UNITED STATES DISTRICT COURT EASTERN DISTRICT OF NEW YORK
July 8, 2008
JOYCE PETERS, PLAINTIFF,
MOLLOY COLLEGE OF ROCKVILLE CENTRE, SUSAN VITALE (IN HER OFFICIAL AND INDIVIDUAL CAPACITIES), DOLORES PARRY (IN HER OFFICIAL AND INDIVIDUAL CAPACITIES), JEANNINE MULDOON (IN HER OFFICIAL AND INDIVIDUAL CAPACITIES), AND RICHARD SCHURE (IN HIS OFFICIAL AND INDIVIDUAL CAPACITIES),*FN1 DEFENDANTS.
The opinion of the court was delivered by: Hurley, Senior District Judge
MEMORANDUM & ORDER
Plaintiff Joyce Peters ("Plaintiff") filed the present action against defendants Molloy College of Rockville Centre ("Molloy College"), Susan Vitale ("Vitale"), Dolores Parry ("Parry"), and Jeannine Muldoon ("Muldoon") (collectively, "Defendants") claiming that she was discriminated against based on her race and in retaliation for her complaints of race discrimination. Defendants have moved to dismiss the Complaint pursuant to Federal Rule of Civil Procedure ("Rule") 12(b)(6). For the reasons stated below, the motion is granted in part and denied in part.
The following facts are taken from the Complaint and are presumed true for purposes of this motion.
Plaintiff is an African-American female who was a candidate for a Master's Degree in nursing at Molloy College. Vitale is a professor at Molloy, Parry is the Associate Dean for Academic Support Services, and Muldoon is the Associate Dean of the Graduate Nursing Program. All three defendants are Caucasian women.
I. Plaintiff's Failure to Graduate
During the Fall of 2006, Plaintiff enrolled in a nursing course taught by Vitale entitled Research Methods and Designs. That class, which carried the designation of Nursing 555, was the final course requirement for Plaintiff to obtain her Masters Degree. In December 2006, Plaintiff submitted her final project for the course. Vitale gave Plaintiff a failing grade on this project and, as a result, Plaintiff was denied a Master's Degree.
According to the Complaint, the final project was a research proposal that was to count as 40% of the total grade in the course. After Plaintiff submitted her research proposal, Vitale "sent out an email falsely accusing Plaintiff of 'copying a completed study with data, results, analysis all completed by someone else.'" (Compl. ¶ 26.) The email was "published to at least Defendant Muldoon by email." (Id.)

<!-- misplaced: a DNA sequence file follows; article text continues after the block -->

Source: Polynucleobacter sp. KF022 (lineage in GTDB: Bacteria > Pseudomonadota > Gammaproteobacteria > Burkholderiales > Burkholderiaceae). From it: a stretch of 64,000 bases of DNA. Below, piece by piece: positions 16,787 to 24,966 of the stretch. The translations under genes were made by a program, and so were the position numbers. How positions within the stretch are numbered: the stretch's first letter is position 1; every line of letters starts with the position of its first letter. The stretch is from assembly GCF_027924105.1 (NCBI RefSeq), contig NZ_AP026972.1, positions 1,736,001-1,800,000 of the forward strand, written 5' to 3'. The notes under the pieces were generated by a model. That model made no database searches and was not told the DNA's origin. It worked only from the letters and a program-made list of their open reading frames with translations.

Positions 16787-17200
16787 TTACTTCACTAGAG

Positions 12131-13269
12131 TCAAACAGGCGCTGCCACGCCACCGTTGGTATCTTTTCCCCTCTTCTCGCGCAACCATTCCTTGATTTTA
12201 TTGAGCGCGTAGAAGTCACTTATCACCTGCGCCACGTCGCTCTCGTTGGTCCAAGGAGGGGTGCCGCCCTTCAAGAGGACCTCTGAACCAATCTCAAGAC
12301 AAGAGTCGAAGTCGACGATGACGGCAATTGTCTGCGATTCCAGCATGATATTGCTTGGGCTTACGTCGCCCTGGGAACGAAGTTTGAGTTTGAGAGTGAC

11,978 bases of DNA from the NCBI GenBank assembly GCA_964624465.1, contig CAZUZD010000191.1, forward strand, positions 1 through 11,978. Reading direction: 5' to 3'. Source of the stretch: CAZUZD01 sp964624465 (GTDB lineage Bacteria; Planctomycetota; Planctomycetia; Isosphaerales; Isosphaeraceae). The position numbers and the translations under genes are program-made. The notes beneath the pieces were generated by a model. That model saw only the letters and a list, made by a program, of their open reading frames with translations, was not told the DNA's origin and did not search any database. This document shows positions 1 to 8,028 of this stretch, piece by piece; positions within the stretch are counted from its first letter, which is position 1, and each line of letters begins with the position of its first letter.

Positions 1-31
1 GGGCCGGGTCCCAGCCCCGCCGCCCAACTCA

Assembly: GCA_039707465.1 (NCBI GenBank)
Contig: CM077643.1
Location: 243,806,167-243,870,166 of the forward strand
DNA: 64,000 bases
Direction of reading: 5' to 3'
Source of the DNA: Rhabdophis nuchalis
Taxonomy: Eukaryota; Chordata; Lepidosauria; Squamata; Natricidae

Thereafter, Plaintiff met with Vitale, who accused Plaintiff of plagiarism and directed Plaintiff to resubmit her proposal via e-mail on or before December 15, 2006. Although Plaintiff objected to Vitale's accusations, she rewrote her proposal and e-mailed it to Vitale. On December 15, 2006, Vitale e-mailed Plaintiff "that Plaintiff's assignment did 'not meet passing requirements for the course.'" (Id. ¶ 30.) Plaintiff then asked for the requirements and requested that Vitale return her proposal and review it with her; Plaintiff's request was denied.
Plaintiff and Vitale arranged a meeting to discuss Plaintiff's failing grade. When Plaintiff arrived, she was surprised that Muldoon was also in attendance. Vitale and Muldoon interrogated Plaintiff about her proposal and accused her of plagiarism, asserting that Plaintiff's proposal mimicked a similar study being conducted by Muldoon's friend. When Plaintiff asked to see the study, Muldoon and Vitale refused to provide it. Plaintiff informed them that she felt their behavior was "abusive," that "she was the subject of discrimination," and that she was filing a grade appeal. (Id. ¶ 38.)
Thereafter, on December 19, 2006, Plaintiff filed a grade appeal with Parry. (Parry Aff., dated Nov. 7, 2007, Ex. D.)*fn2 Plaintiff's grade appeal details the submission of her research project and what happened with Muldoon and Vitale thereafter. (Id.) In her appeal, Plaintiff complains generally of "unjust and unfair treatment" and makes no reference to racism. (Id.)